The problem is that in my trying to hold my ground with her has now caused a riff in our relationship. If I tell her I can't do it, she gets very angry with me, hangs up on me, and goes into a deep depression.* I am angry and upset of course, but then I mellow and think about the fact that she may not have that much longer to live and don't want her spending her last year miserable. (She is 85 yrs. old)
Short answer -- what BUM said.*
Longer answer --* I can't advise you on the money side - my father is alive and handling finances for himself and for my mother.* But I gather from what others say that your mother could easily make it on her current budget.*
What I can do, if you'll allow me to, is add to BUM's comments on the emotional factors.* I certainly recognize THAT part of the problem.* Your mother seems to have convinced you that you are not only responsible for her financial shortfall but for her happiness and emotional well-being too.*
You need to know that you are NOT responsible for these things.* Your mother has the ability to choose her actions and their consequences. At present, she chooses to ask her daughter to help support her lifestyle rather than budget for herself.
I have recently experienced a good dose of this myself from my sister and NO amount of reasoning, begging pleading, etc. etc. could convince her that I don't owe her a living.* I came to realize that she doesn't WANT to hear it.*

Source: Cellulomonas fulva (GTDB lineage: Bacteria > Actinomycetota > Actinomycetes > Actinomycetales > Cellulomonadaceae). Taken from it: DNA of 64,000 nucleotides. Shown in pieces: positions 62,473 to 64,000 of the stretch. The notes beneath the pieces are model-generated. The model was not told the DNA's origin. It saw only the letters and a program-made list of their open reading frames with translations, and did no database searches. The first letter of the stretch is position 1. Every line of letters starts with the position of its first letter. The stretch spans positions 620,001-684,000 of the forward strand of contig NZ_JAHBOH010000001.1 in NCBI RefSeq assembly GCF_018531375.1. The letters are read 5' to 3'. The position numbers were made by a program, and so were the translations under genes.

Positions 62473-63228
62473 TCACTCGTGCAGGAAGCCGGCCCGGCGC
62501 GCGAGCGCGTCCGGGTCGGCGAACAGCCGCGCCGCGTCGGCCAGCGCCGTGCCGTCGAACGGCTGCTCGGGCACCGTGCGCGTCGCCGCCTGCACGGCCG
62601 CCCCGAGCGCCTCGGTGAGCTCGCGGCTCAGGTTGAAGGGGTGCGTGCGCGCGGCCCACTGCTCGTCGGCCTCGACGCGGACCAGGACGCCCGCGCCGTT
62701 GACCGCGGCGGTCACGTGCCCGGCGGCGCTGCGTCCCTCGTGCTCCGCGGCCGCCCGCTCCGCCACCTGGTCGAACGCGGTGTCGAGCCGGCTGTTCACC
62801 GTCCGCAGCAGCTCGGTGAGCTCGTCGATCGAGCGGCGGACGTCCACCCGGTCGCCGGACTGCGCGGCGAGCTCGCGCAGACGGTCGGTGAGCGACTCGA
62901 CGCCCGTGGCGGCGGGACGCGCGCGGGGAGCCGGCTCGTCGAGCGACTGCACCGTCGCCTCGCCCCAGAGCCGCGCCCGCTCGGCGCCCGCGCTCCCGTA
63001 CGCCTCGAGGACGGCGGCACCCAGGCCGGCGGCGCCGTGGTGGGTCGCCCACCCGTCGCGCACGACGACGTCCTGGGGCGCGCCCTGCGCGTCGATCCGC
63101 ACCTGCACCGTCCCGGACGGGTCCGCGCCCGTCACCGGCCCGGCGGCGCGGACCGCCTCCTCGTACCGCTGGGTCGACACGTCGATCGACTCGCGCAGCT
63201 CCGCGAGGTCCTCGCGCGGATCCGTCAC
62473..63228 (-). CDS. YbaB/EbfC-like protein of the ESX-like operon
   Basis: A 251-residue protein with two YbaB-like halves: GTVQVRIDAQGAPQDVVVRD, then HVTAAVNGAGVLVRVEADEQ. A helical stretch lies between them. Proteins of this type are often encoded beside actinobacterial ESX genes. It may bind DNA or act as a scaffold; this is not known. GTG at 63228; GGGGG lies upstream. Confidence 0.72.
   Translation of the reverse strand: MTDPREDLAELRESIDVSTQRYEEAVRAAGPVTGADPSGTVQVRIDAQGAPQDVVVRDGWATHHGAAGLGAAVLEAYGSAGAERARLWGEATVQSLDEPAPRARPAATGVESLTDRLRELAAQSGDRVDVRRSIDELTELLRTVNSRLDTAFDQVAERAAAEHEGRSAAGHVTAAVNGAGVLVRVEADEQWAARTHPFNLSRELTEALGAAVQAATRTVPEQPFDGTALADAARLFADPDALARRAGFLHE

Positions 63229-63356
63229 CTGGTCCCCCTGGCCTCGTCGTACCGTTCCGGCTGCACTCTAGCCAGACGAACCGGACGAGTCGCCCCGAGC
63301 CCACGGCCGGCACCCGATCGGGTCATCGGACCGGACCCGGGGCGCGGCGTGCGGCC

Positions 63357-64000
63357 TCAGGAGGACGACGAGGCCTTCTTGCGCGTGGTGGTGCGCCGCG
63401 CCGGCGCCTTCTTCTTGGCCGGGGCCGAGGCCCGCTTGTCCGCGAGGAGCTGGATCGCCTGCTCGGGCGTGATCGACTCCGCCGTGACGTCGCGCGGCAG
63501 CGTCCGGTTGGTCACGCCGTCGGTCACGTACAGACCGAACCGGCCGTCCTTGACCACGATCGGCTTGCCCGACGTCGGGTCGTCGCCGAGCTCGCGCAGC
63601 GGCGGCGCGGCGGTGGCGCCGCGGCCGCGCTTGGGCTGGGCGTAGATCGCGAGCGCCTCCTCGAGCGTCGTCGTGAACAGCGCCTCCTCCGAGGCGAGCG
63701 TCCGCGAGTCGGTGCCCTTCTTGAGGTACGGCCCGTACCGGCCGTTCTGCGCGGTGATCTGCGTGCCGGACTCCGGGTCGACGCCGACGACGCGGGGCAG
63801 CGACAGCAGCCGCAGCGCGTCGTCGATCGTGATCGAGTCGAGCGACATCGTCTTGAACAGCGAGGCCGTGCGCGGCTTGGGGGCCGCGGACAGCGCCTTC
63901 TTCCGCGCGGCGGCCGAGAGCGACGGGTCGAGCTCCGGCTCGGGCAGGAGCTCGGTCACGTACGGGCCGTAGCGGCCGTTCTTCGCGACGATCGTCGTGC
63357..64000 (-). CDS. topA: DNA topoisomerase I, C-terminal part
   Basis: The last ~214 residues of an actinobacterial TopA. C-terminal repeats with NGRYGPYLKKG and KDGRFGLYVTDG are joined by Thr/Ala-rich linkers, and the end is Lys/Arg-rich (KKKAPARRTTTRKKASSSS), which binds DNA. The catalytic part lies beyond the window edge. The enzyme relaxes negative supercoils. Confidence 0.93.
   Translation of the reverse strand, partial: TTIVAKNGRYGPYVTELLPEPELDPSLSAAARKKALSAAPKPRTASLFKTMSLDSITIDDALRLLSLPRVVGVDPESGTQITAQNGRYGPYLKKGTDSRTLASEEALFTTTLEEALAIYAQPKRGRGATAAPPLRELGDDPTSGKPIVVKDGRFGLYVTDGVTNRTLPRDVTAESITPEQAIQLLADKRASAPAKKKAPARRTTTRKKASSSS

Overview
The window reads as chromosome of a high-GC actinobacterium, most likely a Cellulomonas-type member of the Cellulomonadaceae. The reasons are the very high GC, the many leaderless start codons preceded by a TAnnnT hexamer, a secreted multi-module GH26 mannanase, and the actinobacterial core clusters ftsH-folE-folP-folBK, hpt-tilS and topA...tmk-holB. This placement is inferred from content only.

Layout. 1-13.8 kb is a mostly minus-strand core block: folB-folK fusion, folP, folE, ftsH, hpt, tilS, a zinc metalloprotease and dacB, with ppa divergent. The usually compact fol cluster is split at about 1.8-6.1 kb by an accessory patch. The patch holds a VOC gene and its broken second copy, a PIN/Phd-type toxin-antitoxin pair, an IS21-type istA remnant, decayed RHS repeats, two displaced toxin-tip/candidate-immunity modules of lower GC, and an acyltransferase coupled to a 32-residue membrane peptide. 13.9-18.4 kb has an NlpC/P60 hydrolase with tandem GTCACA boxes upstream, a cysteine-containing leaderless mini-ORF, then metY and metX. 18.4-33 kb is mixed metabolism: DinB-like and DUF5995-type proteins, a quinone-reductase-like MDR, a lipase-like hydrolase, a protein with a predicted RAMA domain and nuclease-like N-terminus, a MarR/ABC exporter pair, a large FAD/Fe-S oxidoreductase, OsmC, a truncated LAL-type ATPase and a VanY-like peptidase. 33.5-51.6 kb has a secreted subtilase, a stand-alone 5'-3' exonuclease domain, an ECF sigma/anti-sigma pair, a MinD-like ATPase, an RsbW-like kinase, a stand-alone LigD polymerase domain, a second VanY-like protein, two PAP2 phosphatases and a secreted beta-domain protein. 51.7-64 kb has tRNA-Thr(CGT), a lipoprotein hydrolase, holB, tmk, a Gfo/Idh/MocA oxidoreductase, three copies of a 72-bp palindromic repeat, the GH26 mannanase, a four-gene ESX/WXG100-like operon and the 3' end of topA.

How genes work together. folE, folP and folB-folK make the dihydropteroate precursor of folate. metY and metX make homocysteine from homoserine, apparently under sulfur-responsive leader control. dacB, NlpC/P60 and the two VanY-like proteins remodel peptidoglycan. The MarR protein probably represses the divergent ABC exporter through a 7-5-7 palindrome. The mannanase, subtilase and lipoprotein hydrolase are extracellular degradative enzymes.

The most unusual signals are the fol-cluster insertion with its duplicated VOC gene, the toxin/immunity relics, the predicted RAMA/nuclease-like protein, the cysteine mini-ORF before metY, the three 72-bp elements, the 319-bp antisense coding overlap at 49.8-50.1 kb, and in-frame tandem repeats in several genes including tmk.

So long as my financial resources continue to be available to her, she will use them.* When I begin to withdraw them, there will be hell to pay.
This can be terribly hurtful -- you might expect your mother to be thankful for what you've done thus far but instead, she is angry and resentful that you don't do more.
The good news is that you and I have choices also.* We can choose to take care of those who would otherwise be well able to care for themselves, or we can choose to honor our own needs and the life energy we put into building a financial future, and gently and lovingly remove support from others.*
It's a hard row to hoe -- every time I refuse to help my little sister I feel terrible -- I define myself as a caring, loving person and having to say "no" makes me feel selfish and heartless.* I've decided that this is worth it, however, because I also avoid the feeling that I'm a willing doormat who can't stand up for myself.
Is it possible that you came to this forum to confirm what you already know?* That your mother is well-able to care for herself?* That her carelessness with your hard-earned financial resources is not fair?* That you have a right to stand up to her?
Whatever you do, I wish you the very best.* You have been caring and loving to others -- it may just be time to extend those good aspects of your character to yourself.